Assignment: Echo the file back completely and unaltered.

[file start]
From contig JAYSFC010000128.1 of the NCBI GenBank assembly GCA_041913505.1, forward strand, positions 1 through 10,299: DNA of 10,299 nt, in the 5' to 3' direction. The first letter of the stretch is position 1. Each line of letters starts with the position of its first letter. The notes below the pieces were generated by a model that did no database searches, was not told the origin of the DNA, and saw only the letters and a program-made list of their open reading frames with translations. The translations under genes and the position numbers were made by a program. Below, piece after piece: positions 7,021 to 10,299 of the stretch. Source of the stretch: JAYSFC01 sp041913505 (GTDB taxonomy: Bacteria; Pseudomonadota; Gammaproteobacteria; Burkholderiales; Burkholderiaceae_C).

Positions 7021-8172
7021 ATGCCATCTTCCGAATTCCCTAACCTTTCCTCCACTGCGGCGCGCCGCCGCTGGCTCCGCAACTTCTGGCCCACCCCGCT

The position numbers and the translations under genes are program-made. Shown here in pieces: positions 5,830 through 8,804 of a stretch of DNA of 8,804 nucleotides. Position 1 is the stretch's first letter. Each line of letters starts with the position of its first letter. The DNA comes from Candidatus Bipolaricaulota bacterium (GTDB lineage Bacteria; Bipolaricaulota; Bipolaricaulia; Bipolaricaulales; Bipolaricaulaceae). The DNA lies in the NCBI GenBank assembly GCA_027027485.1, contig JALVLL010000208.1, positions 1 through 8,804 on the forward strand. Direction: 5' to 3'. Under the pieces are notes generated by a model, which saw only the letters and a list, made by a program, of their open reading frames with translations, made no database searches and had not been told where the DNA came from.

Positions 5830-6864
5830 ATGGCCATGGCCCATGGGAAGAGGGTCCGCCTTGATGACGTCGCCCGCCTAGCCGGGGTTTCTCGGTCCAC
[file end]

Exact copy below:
From contig JAYSFC010000128.1 of the NCBI GenBank assembly GCA_041913505.1, forward strand, positions 1 through 10,299: DNA of 10,299 nt, in the 5' to 3' direction. The first letter of the stretch is position 1. Each line of letters starts with the position of its first letter. The notes below the pieces were generated by a model that did no database searches, was not told the origin of the DNA, and saw only the letters and a program-made list of their open reading frames with translations. The translations under genes and the position numbers were made by a program. Below, piece after piece: positions 7,021 to 10,299 of the stretch. Source of the stretch: JAYSFC01 sp041913505 (GTDB taxonomy: Bacteria; Pseudomonadota; Gammaproteobacteria; Burkholderiales; Burkholderiaceae_C).

Positions 7021-8172
7021 ATGCCATCTTCCGAATTCCCTAACCTTTCCTCCACTGCGGCGCGCCGCCGCTGGCTCCGCAACTTCTGGCCCACCCCGCT

The position numbers and the translations under genes are program-made. Shown here in pieces: positions 5,830 through 8,804 of a stretch of DNA of 8,804 nucleotides. Position 1 is the stretch's first letter. Each line of letters starts with the position of its first letter. The DNA comes from Candidatus Bipolaricaulota bacterium (GTDB lineage Bacteria; Bipolaricaulota; Bipolaricaulia; Bipolaricaulales; Bipolaricaulaceae). The DNA lies in the NCBI GenBank assembly GCA_027027485.1, contig JALVLL010000208.1, positions 1 through 8,804 on the forward strand. Direction: 5' to 3'. Under the pieces are notes generated by a model, which saw only the letters and a list, made by a program, of their open reading frames with translations, made no database searches and had not been told where the DNA came from.

Positions 5830-6864
5830 ATGGCCATGGCCCATGGGAAGAGGGTCCGCCTTGATGACGTCGCCCGCCTAGCCGGGGTTTCTCGGTCCAC